NIH study confirms risk factors for male breast cancer
One of the largest studies conducted to date pooled data from studies of about 2,400 men with breast cancer and 52,000 men without breast cancer and confirmed that risk factors for male breast cancer include obesity, a rare genetic condition called Klinefelter syndrome, and gynecomastia (excess breast tissue). Male breast cancer is rare, with only about 2,000 new cases expected to be diagnosed in 2014 in the United States. Since men are diagnosed with breast cancer at less than one percent the rate of women, studies on risk factors associated with this cancer in men have been limited in size and scope. Scientists at NCI addressed this issue by pooling risk factor data from over 21 studies on male breast cancer. The results of their work appeared Feb. 19, 2014, in the Journal of National Cancer Institute.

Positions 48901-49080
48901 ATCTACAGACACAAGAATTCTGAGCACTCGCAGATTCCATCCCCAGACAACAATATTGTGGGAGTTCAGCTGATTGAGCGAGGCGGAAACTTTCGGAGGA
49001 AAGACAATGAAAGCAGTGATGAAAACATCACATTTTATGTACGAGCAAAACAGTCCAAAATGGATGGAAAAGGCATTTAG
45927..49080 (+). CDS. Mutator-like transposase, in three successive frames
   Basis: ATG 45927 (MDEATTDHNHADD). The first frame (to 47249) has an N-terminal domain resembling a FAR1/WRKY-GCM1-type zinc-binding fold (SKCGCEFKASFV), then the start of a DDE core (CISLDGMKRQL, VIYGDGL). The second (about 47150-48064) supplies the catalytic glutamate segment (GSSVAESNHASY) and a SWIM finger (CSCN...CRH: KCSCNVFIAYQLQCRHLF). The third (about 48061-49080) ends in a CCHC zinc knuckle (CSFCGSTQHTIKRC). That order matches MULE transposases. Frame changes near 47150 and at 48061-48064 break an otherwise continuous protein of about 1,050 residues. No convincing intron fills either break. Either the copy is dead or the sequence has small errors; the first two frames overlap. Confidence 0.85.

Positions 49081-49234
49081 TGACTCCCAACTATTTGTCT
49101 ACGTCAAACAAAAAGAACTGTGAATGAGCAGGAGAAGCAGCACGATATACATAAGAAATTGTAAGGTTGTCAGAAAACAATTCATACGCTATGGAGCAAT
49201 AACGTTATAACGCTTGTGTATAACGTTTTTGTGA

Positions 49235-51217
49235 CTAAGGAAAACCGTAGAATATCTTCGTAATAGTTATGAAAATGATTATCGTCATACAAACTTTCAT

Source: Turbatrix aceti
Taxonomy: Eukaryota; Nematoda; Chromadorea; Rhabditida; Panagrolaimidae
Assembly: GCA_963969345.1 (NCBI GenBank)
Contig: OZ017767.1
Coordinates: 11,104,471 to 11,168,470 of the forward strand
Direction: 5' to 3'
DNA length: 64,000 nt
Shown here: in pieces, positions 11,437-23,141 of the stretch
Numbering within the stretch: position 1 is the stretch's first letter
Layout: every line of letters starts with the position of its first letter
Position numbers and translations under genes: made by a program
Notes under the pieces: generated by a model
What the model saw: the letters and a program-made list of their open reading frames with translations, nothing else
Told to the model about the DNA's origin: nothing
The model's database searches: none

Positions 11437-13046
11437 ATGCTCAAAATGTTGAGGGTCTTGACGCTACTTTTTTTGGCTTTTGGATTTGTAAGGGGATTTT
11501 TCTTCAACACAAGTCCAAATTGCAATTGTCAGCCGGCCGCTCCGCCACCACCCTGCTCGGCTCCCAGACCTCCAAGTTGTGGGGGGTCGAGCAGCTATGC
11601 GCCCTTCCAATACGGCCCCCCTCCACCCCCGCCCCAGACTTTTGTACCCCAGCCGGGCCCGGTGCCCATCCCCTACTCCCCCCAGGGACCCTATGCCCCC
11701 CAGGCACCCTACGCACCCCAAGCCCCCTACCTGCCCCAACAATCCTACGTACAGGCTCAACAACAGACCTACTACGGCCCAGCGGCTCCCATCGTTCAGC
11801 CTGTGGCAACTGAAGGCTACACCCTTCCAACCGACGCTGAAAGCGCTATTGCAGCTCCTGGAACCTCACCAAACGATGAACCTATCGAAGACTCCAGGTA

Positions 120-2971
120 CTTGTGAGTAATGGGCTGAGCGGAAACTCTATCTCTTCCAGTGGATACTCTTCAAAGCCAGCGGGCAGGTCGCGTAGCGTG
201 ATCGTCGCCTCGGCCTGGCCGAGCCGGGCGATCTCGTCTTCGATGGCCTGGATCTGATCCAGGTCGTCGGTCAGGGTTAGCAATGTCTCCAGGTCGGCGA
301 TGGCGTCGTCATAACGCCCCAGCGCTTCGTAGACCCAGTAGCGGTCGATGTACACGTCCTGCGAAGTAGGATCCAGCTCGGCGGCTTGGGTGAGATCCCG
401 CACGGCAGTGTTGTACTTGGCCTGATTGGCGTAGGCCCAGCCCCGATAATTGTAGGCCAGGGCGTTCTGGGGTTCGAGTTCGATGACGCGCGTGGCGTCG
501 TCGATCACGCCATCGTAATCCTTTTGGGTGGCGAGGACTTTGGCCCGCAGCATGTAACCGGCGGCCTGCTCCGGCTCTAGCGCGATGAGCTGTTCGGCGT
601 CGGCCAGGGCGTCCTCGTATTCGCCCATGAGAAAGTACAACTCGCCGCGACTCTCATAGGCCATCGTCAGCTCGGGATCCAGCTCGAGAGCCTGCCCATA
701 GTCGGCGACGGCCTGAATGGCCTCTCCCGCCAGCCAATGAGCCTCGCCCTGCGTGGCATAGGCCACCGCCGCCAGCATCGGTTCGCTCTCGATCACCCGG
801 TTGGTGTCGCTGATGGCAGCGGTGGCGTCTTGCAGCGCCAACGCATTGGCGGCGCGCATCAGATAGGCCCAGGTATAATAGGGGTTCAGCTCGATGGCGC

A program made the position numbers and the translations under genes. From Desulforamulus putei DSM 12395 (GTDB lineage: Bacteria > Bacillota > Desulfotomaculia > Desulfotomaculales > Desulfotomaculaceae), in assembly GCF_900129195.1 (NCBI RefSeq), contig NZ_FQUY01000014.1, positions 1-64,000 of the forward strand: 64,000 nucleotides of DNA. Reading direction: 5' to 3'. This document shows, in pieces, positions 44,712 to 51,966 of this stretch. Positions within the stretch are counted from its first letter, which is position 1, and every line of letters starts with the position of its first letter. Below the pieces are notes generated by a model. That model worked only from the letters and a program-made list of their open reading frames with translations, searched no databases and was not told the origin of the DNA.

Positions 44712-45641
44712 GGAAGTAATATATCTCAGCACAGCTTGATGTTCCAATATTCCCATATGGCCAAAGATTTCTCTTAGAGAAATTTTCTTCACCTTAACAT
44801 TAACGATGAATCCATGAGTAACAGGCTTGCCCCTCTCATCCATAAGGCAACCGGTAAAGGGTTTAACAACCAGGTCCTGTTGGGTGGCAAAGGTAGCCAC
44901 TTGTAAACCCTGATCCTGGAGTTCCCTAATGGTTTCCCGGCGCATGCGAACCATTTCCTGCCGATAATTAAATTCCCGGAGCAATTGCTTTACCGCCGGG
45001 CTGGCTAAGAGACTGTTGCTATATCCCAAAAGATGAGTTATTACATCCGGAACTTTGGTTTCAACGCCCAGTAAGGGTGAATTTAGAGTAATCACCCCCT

The scientists, led by Louise Brinton, Ph.D., and Michael B. Cook, Ph.D., NCI, observed a small but statistically significantly elevated risk for breast cancer in men with a high body mass index (BMI). Men with the highest BMI had a 35 percent greater risk of breast cancer compared to men with the lowest BMI. The elevated risk observed with men who have a high BMI (who often have excess breast tissue and elevated estrogen levels) appears similar to the pattern for breast cancer risk in postmenopausal women. It was also determined that gynecomastia, independent from both Klinefelter syndrome and obesity, was associated with a 10-fold increased risk of breast cancer in men. As a next step, Brinton plans to follow up these findings with a deeper analysis of the effects of naturally occurring hormones on the risk of breast cancer in men by testing hormone levels in biological samples available from some of the studies involved with the project.